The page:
But, does not significantly reduce blood pressure in African-Americans with hypertension
THURSDAY, Jan. 26 (HealthDay News) -- Patient education (PE) enhanced with positive affirmation (PA) improves medication adherence over education alone in African-Americans with hypertension, but it does not lead to significant improvements in blood pressure (BP) reduction, according to a study published online Jan. 23 in the Archives of Internal Medicine.
Gbenga O. Ogedegbe, M.D., from the New York University School of Medicine in New York City, and colleagues conducted a randomized controlled trial of 256 African-Americans with hypertension who were followed in two primary care practices. Patients in both groups received a culturally tailored hypertension self-management workbook, a behavioral contract, and bimonthly telephone calls. Patients in the PA group also received small gifts and bimonthly telephone calls to help them incorporate positive thoughts into their daily routine and foster self-affirmation. Medication adherence was assessed with electronic pill monitors.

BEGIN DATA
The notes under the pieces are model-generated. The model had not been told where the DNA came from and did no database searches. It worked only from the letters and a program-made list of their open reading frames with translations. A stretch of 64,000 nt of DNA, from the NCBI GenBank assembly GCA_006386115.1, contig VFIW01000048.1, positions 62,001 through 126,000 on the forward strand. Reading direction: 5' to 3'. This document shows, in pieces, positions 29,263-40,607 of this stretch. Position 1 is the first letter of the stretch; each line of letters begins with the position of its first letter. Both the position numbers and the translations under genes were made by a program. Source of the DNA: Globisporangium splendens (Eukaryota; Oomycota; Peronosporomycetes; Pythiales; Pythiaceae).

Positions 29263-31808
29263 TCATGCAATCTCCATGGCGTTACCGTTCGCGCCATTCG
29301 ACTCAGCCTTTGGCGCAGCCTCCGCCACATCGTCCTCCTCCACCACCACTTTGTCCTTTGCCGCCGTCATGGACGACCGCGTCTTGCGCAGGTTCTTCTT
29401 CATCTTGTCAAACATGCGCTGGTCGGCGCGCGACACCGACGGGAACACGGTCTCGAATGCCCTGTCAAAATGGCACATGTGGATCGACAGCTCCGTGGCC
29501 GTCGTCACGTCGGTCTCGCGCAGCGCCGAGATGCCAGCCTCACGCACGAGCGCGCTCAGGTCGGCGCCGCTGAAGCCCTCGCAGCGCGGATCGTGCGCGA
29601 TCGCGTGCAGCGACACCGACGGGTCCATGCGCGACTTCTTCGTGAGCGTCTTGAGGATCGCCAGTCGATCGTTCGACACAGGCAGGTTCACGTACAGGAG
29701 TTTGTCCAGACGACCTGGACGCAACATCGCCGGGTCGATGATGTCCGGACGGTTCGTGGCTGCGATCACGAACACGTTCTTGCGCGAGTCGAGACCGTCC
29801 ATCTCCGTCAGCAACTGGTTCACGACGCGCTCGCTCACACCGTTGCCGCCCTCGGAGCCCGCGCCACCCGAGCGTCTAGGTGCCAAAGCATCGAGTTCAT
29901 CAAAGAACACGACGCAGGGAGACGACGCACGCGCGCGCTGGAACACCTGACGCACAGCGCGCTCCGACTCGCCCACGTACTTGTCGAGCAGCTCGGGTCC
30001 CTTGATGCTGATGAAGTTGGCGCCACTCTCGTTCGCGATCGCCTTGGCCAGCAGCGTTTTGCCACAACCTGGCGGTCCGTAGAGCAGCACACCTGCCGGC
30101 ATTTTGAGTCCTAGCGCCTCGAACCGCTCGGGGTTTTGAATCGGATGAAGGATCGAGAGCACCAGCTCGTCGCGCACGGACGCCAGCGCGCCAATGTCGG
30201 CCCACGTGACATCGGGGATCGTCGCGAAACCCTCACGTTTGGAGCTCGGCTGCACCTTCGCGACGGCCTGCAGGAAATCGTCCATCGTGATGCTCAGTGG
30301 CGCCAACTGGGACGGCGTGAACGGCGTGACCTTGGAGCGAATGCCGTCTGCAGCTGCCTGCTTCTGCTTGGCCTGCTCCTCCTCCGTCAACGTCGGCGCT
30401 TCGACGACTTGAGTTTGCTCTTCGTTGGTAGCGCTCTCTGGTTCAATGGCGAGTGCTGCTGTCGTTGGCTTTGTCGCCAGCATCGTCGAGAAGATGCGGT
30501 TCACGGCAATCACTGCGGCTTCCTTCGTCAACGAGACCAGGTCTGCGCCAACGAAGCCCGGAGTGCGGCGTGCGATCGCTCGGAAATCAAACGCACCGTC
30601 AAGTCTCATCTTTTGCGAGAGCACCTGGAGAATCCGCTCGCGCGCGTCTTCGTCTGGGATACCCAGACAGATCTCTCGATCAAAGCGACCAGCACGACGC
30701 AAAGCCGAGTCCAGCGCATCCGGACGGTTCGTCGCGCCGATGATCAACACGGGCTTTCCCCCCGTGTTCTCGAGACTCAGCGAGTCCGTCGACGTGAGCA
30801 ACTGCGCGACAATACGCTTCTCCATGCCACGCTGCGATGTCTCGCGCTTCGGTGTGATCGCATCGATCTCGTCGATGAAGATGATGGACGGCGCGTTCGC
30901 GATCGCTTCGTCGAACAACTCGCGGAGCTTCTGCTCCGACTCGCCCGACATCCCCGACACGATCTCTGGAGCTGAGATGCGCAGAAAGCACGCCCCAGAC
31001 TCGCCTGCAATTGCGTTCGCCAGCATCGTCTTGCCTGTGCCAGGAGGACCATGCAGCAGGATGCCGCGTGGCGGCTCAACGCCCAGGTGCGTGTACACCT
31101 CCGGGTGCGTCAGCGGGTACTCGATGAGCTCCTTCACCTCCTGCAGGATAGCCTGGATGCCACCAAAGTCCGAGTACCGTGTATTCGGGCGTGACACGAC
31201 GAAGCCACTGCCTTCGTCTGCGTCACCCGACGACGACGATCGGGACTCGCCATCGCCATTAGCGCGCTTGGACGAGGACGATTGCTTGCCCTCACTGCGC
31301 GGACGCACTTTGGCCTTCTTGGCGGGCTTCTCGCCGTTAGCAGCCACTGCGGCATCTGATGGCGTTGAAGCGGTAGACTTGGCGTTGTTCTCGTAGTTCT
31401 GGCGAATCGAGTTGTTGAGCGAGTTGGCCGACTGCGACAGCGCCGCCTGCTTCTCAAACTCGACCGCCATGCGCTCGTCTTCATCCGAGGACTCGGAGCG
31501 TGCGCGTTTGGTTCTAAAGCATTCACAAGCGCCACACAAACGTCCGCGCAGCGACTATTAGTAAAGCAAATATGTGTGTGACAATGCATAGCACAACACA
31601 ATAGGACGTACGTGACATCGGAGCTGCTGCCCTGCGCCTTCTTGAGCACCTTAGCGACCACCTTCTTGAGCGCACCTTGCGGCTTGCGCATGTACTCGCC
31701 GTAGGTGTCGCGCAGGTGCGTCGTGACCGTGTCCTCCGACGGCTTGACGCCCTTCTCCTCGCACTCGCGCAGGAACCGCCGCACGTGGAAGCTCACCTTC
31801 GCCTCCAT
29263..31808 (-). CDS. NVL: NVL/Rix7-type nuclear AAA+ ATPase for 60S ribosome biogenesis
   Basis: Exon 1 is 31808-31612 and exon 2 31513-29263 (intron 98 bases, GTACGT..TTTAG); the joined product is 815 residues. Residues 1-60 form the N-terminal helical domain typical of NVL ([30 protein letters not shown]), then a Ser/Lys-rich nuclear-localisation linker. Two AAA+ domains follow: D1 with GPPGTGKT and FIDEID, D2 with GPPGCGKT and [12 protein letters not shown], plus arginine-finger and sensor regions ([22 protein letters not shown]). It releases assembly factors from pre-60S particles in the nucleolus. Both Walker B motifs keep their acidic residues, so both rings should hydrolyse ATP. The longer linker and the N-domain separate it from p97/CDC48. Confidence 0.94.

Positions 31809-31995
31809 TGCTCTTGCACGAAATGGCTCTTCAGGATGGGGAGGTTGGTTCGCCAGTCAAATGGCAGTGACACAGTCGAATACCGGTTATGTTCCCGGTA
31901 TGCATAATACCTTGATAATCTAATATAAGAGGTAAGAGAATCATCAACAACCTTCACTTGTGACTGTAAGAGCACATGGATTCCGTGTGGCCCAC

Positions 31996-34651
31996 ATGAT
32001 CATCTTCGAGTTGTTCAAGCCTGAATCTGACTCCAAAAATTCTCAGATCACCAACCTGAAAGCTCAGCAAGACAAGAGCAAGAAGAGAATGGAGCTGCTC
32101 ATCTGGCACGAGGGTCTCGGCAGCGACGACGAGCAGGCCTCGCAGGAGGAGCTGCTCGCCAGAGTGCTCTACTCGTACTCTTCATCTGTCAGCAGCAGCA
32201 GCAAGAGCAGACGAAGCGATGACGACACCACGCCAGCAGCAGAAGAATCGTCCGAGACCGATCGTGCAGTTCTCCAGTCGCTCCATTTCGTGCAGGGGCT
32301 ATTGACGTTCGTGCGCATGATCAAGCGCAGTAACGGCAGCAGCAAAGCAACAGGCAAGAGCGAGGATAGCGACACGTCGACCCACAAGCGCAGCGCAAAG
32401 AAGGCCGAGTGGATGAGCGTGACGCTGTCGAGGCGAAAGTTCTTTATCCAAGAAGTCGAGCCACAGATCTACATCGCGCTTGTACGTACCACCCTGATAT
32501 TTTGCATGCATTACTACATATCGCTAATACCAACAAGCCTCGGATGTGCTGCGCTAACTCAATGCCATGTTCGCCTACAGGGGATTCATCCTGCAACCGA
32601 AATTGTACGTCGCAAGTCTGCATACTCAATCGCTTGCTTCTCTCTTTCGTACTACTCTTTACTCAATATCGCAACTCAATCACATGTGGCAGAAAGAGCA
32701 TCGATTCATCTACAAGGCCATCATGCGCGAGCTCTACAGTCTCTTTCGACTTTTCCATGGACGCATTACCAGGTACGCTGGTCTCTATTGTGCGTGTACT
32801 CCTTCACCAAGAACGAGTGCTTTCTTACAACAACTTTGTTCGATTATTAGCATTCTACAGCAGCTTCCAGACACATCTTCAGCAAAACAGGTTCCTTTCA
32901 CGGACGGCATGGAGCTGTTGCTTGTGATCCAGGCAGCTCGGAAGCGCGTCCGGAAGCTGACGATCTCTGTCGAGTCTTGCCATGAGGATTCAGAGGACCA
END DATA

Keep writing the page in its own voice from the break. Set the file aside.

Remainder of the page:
The researchers found that the two groups shared similar baseline characteristics (mean BP, 137/82 mm Hg; 36 percent had diabetes, 11 percent had suffered a stroke, and 3 percent had chronic kidney disease). Medication adherence at 12 months was significantly higher in the PA group than in the PE group (42 versus 36 percent). The within-group reduction in systolic BP and diastolic BP for the two groups was not significant.
"A PE intervention enhanced with PA led to significantly higher medication adherence compared with PE alone in hypertensive African-Americans," write the authors.
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